Treaty Rights & Tribal Sovereignty

“Take these Tribes Down” The Anti-Indian Movement Comes to Washington State

“Take these Tribes Down” The Anti-Indian Movement Comes to Washington State - 4.5 out of 5 based on 15 votes

This IREHR Special Report takes you inside the April 6 meeting hosted in Bellingham, Washington by the anti-Indian groups Citizens Equal Rights Alliance and Citizens Equal Rights Foundation. The report sheds light on these groups’ anti-Indian ideas and goals, their legal strategy and their plans to re-invigorate anti-Indian activism in Washington State and around the country.

“Take these tribes down”
The Anti-Indian Movement Comes to Washington State

By Chuck Tanner

April 6, 2013. As blue sky peeked through the clouds of an overcast Northwest morning, a group of mostly indigenous people gathered near the Lakeway Inn Best Western in Bellingham, Washington. Drumming and singing pulsed as those present held signs reading, “Honor the Treaties” and “We are All the People.” Event organizers, Idle No More Bellingham, had called community members together to protest two organizations “who are holding a conference to discuss opposition to the existence of tribes as separate and sovereign entities.”[1]

Inside a Lakeway Inn conference room, about fifty people were gathered to hear a lineup of speakers assail the very ideas of tribal sovereignty and treaty rights – of tribal nationhood.  The anti-Indian movement had come to town.  The concerns of Idle No More Bellingham were entirely justified.

The Bellingham conference was sponsored by the Citizens Equal Rights Alliance (CERA) and Citizens Equal Rights Foundation (CERF), one of a series of events being hosted around the country by these closely-linked national anti-Indian groups. CERA/CERF held previous meetings in New York and Massachusetts; others are slated for late April in the Midwest and June in Northern California.  CERA/CERF organized these forums after canceling their regular annual Washington D.C. conference.


New Report by Borderlands Research and Education

New Report by Borderlands Research and Education - 4.0 out of 5 based on 1 vote

IREHR is pleased to re-publish this Background Report and this Bulletin by Borderlands Research and Education in Silverdale, Washington.

Long-standing and very contemporary attacks on Indian tribal sovereignty should be repudiated by all those who reside in the United States. Understanding the origin of these modern-day attacks is essential information. We thank Borderlands for their work.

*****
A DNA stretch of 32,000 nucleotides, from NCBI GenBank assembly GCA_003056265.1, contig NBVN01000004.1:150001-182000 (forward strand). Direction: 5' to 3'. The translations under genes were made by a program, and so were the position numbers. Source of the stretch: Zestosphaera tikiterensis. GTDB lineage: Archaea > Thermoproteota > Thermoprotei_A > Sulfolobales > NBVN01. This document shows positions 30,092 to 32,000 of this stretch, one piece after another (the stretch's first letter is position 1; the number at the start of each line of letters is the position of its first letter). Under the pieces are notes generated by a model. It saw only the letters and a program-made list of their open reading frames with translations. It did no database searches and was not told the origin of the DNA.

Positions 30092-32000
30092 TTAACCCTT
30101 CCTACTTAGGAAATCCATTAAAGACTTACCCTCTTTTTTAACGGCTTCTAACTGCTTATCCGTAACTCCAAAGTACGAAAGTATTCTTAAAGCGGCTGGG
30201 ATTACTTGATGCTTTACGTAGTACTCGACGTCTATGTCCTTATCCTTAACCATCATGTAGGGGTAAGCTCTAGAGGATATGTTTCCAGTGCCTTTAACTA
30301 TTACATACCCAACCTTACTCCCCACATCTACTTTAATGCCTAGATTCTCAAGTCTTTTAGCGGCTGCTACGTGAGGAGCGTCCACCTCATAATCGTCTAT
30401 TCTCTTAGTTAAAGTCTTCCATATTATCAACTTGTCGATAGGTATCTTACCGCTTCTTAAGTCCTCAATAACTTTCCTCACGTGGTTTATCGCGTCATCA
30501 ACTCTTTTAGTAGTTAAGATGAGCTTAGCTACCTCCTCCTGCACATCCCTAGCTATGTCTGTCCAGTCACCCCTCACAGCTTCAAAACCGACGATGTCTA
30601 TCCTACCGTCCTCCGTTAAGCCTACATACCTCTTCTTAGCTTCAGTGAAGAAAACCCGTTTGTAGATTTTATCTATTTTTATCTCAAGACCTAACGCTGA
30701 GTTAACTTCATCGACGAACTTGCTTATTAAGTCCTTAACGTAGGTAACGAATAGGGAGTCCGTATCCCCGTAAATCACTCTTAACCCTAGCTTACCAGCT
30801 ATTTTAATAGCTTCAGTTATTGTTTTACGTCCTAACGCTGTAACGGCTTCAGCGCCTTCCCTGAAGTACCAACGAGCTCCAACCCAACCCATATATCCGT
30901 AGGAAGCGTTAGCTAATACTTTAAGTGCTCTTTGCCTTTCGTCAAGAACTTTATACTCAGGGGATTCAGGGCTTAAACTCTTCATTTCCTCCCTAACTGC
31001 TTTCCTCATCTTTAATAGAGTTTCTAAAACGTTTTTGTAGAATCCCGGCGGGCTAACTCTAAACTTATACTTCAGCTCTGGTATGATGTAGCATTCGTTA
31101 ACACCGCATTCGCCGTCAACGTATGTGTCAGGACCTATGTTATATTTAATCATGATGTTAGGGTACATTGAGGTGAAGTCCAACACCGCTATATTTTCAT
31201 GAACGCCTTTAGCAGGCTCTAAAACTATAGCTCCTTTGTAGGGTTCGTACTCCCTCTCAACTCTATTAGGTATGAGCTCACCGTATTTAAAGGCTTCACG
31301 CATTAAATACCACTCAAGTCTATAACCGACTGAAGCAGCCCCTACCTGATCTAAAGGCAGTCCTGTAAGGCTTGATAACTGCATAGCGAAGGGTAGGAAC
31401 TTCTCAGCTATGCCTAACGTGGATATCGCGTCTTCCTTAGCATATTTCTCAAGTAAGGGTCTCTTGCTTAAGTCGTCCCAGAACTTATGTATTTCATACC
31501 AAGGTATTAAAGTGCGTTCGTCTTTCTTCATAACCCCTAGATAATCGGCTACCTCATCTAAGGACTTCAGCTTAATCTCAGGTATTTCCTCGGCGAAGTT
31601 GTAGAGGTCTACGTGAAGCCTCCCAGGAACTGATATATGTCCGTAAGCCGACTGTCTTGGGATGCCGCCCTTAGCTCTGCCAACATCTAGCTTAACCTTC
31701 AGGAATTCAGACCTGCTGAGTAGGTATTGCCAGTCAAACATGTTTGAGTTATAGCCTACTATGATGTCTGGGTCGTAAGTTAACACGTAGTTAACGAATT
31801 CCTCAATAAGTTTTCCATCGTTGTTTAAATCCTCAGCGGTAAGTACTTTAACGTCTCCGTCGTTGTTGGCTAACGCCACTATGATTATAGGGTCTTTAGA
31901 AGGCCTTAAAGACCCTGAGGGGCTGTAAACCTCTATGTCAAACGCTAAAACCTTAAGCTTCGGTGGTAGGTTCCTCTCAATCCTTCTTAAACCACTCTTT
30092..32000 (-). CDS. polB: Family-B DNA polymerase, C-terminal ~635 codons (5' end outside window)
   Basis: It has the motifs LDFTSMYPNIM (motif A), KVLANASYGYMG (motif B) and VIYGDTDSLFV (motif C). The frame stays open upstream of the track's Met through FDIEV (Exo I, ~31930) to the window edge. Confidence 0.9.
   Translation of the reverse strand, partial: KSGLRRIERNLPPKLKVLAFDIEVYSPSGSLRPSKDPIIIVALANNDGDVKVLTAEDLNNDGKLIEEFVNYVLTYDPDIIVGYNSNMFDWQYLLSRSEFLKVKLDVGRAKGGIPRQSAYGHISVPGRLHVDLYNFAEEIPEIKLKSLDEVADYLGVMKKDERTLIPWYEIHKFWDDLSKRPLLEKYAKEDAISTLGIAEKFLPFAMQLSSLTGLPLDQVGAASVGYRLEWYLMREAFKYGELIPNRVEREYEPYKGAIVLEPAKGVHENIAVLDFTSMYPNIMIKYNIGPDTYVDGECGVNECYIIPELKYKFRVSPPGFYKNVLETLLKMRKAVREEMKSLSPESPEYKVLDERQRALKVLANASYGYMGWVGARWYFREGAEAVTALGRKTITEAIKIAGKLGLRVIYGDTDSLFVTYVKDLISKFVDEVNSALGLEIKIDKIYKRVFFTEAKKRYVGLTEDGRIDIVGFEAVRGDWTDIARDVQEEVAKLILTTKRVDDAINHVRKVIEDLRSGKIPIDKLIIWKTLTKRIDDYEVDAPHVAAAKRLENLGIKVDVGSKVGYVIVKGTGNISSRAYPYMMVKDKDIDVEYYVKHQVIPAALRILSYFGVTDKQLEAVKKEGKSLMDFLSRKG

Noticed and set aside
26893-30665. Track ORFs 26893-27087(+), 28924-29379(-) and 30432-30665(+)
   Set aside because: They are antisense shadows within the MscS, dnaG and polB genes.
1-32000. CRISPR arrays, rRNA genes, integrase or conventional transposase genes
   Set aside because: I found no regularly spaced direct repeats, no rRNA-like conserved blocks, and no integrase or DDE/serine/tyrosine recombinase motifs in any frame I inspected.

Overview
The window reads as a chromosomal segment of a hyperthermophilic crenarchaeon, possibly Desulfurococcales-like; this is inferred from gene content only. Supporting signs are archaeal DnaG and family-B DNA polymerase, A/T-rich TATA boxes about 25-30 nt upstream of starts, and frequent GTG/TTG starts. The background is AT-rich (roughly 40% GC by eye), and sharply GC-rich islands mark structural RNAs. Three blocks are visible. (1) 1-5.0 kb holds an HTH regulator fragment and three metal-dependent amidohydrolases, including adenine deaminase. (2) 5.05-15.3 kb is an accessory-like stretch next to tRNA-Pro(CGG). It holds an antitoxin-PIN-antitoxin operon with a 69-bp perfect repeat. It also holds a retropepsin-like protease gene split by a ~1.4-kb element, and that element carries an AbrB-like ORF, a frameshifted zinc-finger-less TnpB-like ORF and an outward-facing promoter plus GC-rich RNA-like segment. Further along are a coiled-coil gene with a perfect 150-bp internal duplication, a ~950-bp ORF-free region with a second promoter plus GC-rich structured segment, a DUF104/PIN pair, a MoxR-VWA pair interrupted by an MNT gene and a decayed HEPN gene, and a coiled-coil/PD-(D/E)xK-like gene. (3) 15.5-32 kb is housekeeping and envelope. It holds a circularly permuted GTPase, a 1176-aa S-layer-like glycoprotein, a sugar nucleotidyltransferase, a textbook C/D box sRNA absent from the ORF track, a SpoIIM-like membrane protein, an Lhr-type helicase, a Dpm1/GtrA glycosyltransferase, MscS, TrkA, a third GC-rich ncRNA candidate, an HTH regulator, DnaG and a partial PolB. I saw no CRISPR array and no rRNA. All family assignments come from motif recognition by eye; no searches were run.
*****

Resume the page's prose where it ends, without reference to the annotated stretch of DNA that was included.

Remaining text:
To more fully understand these reports, please also see Keeping our Word: Indigenous Sovereignty and Treaty Rights.

If not embedded below, you can download the report here, and the Bulletin here.

Trial Set for Attack on Blackfeet Nation Member

Assailants called Glacier County Commissioner "Dirty Indian" as they kicked him.

The trial of three Montana men who hurled racial slurs as they assaulted a Blackfeet man will begin February 3 in Libby, Montana. The attack occurred in September 2008 as Ron Rides at the Door, a member of the Blackfeet Nation and a Glacier County Commissioner, attempted to break up a fight outside a Great Falls bar.


Light Sentence in Artifact Looting Case

Light Sentence in Artifact Looting Case - 5.0 out of 5 based on 2 votes

A Eureka, California man received a light sentenced in late October for illegally removing artifacts from a cultural site of the Yurok tribe. After pleading guilty in September  to illegally excavating a Native cultural site, James Edward Truhls, 30, was sentenced to 30 days in jail, 60 hours of community service and ordered to pay a $350 fine for illegally removing artifacts from a cultural site of the Yurok tribe. Truhls could have received up to one year in prison and a $10,000 fine. A judge had previously dropped a grave-looting charge which potentially carried a stronger sentence.


Reporting on Violence, Harassment and Discrimination Against Indigenous Peoples

A regular feature in IREHR's Treaty Rights and Sovereignty issue area of the website will be to report on incidents of violence, harassment and discrimination directed at indigenous peoples. While many bias crimes against native peoples are similar to those against other people of color, motivated as they are by the bigotry of their perpetrators, they are reported separately here because of potentially distinct aspects of bias crimes against Indian people.


Keeping our Word: Indigenous Sovereignty and Treaty Rights

The struggle for equality in the United States is most identified with the heroic battles of the Civil Rights Movement. As African Americans fought for equal protection under the law and full participation in society, Americans and people around the world were inspired. Our most noble pursuits have been inspired by the genuine call to equal rights and justice for all: the struggle for women’s equality, the stand against white nationalists and anti-Semites, the battle for full Constitutional rights for people of all sexual orientations, the voices that rose against the persecution of Arabs and Muslims after the attacks of September 11, 2001, the fight for immigrant rights, and many more.


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The Institute for Research & Education on Human Rights (IREHR) is a national organization with an international outlook examining racist, anti-Semitic, white nationalist, and far-right social movements, analyzing their intersection with civil society and social policy, educating the public, and assisting in the protection and extension of human rights through organization and informed mobilization.


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